There are so many things one needs besides the scopes and eyepieces ... One can keep buying and still there are useful things to buy . This page was initially covering all my equipment but it grew too big as my equipment inventory increased over time.

The equipment not needing more in-depth coverage is mentioned below, the other stuff is described in the following sections: eyepieces, CGE1400 specific equipment, clothes, chairs, binoviewer and the whole group of imaging equipment with its subsections.

A very useful thing to have around on an observing session is an observing table for keeping eyepieces, maps, books etc. It should be light and possibly foldable, so it can be taken for a trip to a dark site. I bought an Orion foldable observing table - I can unscrew the legs, remove frame and roll it into a small package. I don't do it often, it usually sits assembled inside my observatory, and I just take it out to the deck when needed.  Don't forget about red light - an observer needs red light to look at notes, maps and work around the scopes. The best ones are the ones that you don't need to keep in hand - the ones that are attached to head band. I bought online a bunch of red LED lights used for outdoors, each has three red LEDs and is powered by 3 AAA batteries (picture below). They are very comfortable, but a bit too bright. So I took one and painted the glass with a red nail polish, and now I have two: bright one for setting up and a dim one for later once my dark adaptation kicks in. I have also a  LightWedge - a flat source of red light ideal for maps and observing lists. Especially useful when there is some wind, it keeps sky charts, notes and lists in place.

Another must-have accessory are narrowband filters for visual use. I mean by that nebula filters like Orion UltraBlock Narrowband filter or Orion OIII filter: I have both in 2" size. Some nebulae are much better with them, especially all the emission nebulae glowing in OIII like supernova remnants (e.g. Veil Nebula in Cygnus) or planetary nebulae (e.g. Dumbbell Nebula M27 in Vulpecula). Sometimes I can't see anything without such a filter, and definitively I can see way more details with them. These filters work by allowing only selected narrow band (in wavelength) to go through that corresponds to wavelength in which these nebulae are bright, they eliminate all other light and therefore increase contrast a lot. The work best on larger scopes, the narrower band the large scope needed, i.e. UltraBlock is OK on smaller telescope than OIII.

I do not recommend wideband light pollution filters - they have too wide pass band (let too much "unrelated" light through) and I can't see much effect at all. Maybe they would be better in light pollution worse than mine. I don't also recommend any "galaxy" filters since they don't work at all - galaxies emit light mostly as sets of stars, i.e. in continuous spectrum and one can't enhance it by cutting pieces of spectrum out.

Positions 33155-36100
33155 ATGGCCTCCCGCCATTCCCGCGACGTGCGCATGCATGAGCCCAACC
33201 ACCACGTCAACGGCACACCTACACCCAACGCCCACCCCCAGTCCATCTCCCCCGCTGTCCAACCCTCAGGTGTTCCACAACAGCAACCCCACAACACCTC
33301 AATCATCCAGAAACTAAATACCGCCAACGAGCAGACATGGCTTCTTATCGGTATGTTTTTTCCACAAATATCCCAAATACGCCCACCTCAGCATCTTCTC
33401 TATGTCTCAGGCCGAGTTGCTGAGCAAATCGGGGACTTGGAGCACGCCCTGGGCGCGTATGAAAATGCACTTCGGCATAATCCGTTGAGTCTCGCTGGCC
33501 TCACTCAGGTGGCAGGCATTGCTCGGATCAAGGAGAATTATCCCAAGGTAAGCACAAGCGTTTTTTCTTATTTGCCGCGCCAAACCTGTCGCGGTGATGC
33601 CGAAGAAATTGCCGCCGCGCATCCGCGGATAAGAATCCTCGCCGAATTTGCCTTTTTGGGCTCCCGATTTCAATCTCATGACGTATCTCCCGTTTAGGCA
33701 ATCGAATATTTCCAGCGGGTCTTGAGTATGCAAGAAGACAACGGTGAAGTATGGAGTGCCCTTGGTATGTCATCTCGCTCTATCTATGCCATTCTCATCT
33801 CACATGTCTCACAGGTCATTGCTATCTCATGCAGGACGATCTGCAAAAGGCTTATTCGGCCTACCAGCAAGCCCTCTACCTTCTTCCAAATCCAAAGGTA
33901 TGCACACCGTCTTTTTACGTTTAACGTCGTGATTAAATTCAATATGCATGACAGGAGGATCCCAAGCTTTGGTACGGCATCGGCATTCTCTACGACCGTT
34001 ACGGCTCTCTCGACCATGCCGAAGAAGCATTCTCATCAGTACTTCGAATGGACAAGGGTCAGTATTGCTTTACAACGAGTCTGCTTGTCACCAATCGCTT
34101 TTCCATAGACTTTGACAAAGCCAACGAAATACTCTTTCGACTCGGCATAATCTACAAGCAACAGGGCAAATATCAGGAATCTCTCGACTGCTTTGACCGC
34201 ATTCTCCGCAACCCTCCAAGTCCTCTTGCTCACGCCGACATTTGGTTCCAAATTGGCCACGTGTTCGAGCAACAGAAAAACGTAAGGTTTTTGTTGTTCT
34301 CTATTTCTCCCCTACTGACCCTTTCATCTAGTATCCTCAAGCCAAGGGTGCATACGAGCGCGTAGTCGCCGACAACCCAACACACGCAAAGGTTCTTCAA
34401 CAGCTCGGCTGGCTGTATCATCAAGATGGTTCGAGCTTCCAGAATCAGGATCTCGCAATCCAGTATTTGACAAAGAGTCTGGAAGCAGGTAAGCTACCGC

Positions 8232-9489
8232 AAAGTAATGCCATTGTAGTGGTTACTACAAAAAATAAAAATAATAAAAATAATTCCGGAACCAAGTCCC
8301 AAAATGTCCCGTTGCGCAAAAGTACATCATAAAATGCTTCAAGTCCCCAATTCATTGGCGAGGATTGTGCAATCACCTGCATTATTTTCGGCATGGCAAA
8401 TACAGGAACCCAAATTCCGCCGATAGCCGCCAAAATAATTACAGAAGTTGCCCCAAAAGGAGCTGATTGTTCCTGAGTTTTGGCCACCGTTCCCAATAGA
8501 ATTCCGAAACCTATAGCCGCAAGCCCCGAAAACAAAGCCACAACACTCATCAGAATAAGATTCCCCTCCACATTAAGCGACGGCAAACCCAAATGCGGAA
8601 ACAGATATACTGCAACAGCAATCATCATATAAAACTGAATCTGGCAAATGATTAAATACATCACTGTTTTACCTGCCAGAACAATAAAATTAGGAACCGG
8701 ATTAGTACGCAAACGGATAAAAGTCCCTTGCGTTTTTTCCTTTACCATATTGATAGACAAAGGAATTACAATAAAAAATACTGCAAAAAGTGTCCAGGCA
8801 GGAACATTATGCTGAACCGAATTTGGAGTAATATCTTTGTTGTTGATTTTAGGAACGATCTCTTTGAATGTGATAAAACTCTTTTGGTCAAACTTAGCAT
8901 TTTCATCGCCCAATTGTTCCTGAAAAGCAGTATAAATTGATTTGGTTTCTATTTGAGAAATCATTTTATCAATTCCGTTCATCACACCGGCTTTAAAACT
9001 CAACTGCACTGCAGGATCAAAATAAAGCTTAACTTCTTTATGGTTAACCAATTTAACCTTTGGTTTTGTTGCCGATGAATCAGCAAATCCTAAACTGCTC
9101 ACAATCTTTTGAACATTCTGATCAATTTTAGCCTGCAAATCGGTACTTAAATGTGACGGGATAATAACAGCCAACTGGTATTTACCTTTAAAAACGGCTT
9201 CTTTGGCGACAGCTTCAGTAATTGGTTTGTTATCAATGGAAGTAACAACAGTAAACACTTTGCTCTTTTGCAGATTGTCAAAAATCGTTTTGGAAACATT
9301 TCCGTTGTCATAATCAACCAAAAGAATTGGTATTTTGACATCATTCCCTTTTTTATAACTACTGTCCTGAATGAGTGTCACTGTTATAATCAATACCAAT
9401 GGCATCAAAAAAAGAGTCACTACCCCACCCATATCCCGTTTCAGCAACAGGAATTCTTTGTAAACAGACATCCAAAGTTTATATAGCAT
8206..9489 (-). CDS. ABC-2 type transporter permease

I started my practical astronomy using my scopes on my backyard deck, and I needed to screen myself from some neighborhood lights. I have build removable screens using black plastic trash bags and 1x2's that attach to the railing with Velcro. Works very well and is fast to deploy (and take down). It can withstand surprisingly strong wind if it is attached by Velcro at the bottom as well so it can't slide on the floor.

A very important accessory for a Newtonian owner is a laser collimator. I got a simple one when I bought 10" Antares Dob, and then i upgraded it to more precise barlowed laser when buying Obsession. It really simplifies Newtonian collimation and I can't imagine not having one. But it won't work for a Schmidt-Cassegrain (SCT) scope!

I always wanted to know what is really the quality of my night sky and how the light pollution affects my observing and photography. There are visual tricks (like checking the visibility of stars in Little Dipper) that allow to estimate limiting magnitude, but nothing beats the measurement.  Unihedron Sky Quality Meter makes such measurements possible, I bought the SQM-L version with a lens which has smaller filed of view than a non-lens one, what allows measuring different parts of the sky. The unit is small, uses one 9V battery,  and can be taken anywhere. I measured light pollution in several places around Ithaca and put the measurements on local light pollution map.